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The Supreme Court affirmed the judgment of the superior court vacating an arbitration award that reinstated Michael Crenshaw to his position as a campus police officer for the Community College of Rhode Island. Crenshaw was allowed to continue in his employment for almost a year without completing the statutorily required police training academy or receiving a waiver from having to do so. When, eventually, Crenshaw’s application for a waiver was not approved, the college terminated his employment. CCRI Educational Support Professional Association/NEARI (the union) brought this grievance. The college denied the grievance, and arbitration ensued. The arbitrator ordered that Crenshaw be reinstated to his position and compensated for lost time. The superior court granted the college’s petition to vacate the arbitration award on the grounds that it was irrational and manifestly disregarded a statutory requirement. The Supreme Court affirmed, holding that the arbitrator exceeded his powers by arbitrating a dispute that was nonarbitrable from the start because Crenshaw’s conditional offer of employment was conditioned on his satisfaction of the statutorily mandated academy requirement. View "Community College of Rhode Island v. CCRI Educational Support Professional Ass’n" on Justia Law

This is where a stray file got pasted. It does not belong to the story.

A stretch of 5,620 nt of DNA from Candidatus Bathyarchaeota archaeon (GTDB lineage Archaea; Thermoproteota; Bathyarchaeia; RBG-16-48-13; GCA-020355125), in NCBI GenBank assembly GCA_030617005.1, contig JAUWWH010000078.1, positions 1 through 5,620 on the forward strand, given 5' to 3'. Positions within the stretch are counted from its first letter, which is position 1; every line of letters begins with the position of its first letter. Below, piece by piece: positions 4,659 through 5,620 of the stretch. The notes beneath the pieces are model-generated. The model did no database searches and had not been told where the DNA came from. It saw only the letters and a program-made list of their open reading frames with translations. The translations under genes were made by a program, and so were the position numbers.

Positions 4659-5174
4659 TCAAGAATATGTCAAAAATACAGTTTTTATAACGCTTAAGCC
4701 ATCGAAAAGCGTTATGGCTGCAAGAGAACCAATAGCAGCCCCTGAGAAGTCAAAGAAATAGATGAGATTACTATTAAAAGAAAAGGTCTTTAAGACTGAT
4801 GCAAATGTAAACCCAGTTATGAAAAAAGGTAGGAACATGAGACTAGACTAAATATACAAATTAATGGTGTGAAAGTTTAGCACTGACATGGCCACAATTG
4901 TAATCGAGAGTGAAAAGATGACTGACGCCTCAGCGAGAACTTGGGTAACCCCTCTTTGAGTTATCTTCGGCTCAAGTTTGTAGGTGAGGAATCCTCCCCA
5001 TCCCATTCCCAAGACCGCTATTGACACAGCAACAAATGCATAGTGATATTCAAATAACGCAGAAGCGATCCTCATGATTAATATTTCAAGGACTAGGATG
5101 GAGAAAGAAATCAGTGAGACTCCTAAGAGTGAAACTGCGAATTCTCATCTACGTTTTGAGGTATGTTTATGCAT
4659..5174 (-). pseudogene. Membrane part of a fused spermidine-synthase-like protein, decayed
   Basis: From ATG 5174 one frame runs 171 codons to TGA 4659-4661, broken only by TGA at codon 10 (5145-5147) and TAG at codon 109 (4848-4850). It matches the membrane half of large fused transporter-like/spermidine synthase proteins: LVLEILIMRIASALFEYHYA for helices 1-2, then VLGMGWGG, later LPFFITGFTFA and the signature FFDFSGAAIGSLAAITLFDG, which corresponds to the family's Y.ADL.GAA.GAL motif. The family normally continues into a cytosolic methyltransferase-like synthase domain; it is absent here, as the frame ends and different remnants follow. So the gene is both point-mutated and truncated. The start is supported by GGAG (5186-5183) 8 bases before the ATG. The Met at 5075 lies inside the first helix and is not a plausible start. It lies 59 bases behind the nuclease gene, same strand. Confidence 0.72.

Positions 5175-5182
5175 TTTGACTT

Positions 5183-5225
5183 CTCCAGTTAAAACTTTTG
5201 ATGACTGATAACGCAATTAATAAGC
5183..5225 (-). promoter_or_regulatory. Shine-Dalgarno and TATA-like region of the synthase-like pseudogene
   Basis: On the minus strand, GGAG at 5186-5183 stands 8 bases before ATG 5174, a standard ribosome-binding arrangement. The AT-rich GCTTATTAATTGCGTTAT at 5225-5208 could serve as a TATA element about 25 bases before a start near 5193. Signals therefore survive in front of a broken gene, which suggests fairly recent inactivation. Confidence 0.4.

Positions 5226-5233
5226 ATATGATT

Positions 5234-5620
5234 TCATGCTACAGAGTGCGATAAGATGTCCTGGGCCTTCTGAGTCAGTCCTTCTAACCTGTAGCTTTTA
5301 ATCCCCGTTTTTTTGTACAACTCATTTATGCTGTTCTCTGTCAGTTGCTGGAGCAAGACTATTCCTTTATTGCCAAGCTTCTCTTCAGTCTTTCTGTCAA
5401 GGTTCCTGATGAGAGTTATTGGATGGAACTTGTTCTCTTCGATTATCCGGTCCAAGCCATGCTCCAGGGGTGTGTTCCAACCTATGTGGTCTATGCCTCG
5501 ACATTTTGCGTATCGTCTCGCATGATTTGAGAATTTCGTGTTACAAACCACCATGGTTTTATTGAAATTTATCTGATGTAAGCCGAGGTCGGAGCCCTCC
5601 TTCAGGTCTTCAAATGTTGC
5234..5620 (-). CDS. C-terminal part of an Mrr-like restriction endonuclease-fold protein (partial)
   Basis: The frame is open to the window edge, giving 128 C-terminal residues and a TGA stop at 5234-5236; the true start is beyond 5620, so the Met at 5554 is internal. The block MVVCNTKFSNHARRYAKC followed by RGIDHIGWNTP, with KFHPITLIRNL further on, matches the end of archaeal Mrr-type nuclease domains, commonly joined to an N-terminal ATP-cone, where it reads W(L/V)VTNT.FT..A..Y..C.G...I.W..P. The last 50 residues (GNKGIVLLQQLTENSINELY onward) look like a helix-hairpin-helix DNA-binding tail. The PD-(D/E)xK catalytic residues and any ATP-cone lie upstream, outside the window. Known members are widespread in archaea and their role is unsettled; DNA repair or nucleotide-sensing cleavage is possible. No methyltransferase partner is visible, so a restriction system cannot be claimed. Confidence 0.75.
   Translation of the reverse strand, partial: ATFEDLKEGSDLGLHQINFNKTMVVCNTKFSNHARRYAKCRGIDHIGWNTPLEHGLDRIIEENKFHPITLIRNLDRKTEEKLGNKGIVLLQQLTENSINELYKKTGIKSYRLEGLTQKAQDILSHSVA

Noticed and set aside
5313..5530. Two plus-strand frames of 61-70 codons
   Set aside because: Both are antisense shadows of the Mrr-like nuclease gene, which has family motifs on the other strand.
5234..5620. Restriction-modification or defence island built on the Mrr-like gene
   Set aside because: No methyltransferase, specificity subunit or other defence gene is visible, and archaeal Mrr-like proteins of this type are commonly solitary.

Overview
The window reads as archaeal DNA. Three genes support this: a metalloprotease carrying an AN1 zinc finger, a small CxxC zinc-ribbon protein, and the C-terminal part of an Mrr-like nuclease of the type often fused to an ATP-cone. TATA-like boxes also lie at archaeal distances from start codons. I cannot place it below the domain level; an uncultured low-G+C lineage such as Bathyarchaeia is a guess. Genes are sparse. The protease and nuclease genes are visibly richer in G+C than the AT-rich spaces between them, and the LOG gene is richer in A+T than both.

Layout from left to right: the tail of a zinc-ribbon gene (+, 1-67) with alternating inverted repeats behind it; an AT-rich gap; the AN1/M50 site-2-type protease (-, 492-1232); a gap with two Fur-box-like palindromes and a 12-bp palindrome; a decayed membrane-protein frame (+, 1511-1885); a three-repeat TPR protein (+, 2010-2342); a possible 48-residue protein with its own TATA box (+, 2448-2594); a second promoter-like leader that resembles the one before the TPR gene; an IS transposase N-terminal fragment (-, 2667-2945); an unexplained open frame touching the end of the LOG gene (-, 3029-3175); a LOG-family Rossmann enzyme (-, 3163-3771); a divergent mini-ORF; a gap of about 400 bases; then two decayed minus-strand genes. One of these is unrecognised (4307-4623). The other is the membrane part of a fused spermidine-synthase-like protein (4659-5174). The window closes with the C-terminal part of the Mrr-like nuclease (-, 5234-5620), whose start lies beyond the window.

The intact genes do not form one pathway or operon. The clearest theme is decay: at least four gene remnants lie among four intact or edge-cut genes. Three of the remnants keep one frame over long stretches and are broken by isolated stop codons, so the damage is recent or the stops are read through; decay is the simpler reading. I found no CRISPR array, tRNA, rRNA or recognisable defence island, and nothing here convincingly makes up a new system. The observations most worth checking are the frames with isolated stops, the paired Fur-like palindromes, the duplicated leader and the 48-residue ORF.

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The Supreme Court vacated the judgment of the superior court in favor of the Town of Cumberland granting its motion to vacate an arbitration award in favor of Defendants, the Cumberland Town Employees Union and Norman Tremblay (collectively, the Union). The Town terminated Tremblay’s employment more than one year after Tremblay was injured at work. The Union filed an arbitration demand on Tremblay’s behalf pursuant to the collective bargaining agreement (the CBA) between the Town and the Union. The arbitrator concluded that Tremblay’s grievance was arbitrable and directed the Town to reinstate Tremblay. A superior court hearing justice vacated the award, explaining that the Workers’ Compensation Court had exclusive jurisdiction over reinstatement disputes. The Supreme Court disagreed, holding (1) the Union did not seek Tremblay’s reinstatement under the Workers’ Compensation Act (WCA) but, rather, sought reinstatement based on the rights that the Union asserted the CBA afforded Tremblay beyond those delineated in the WCA; and (2) the Union’s contention that the CBA granted Tremblay greater rights than the WCA was one that the arbitrator could properly decide. View "Town of Cumberland v. Cumberland Town Employees Union" on Justia Law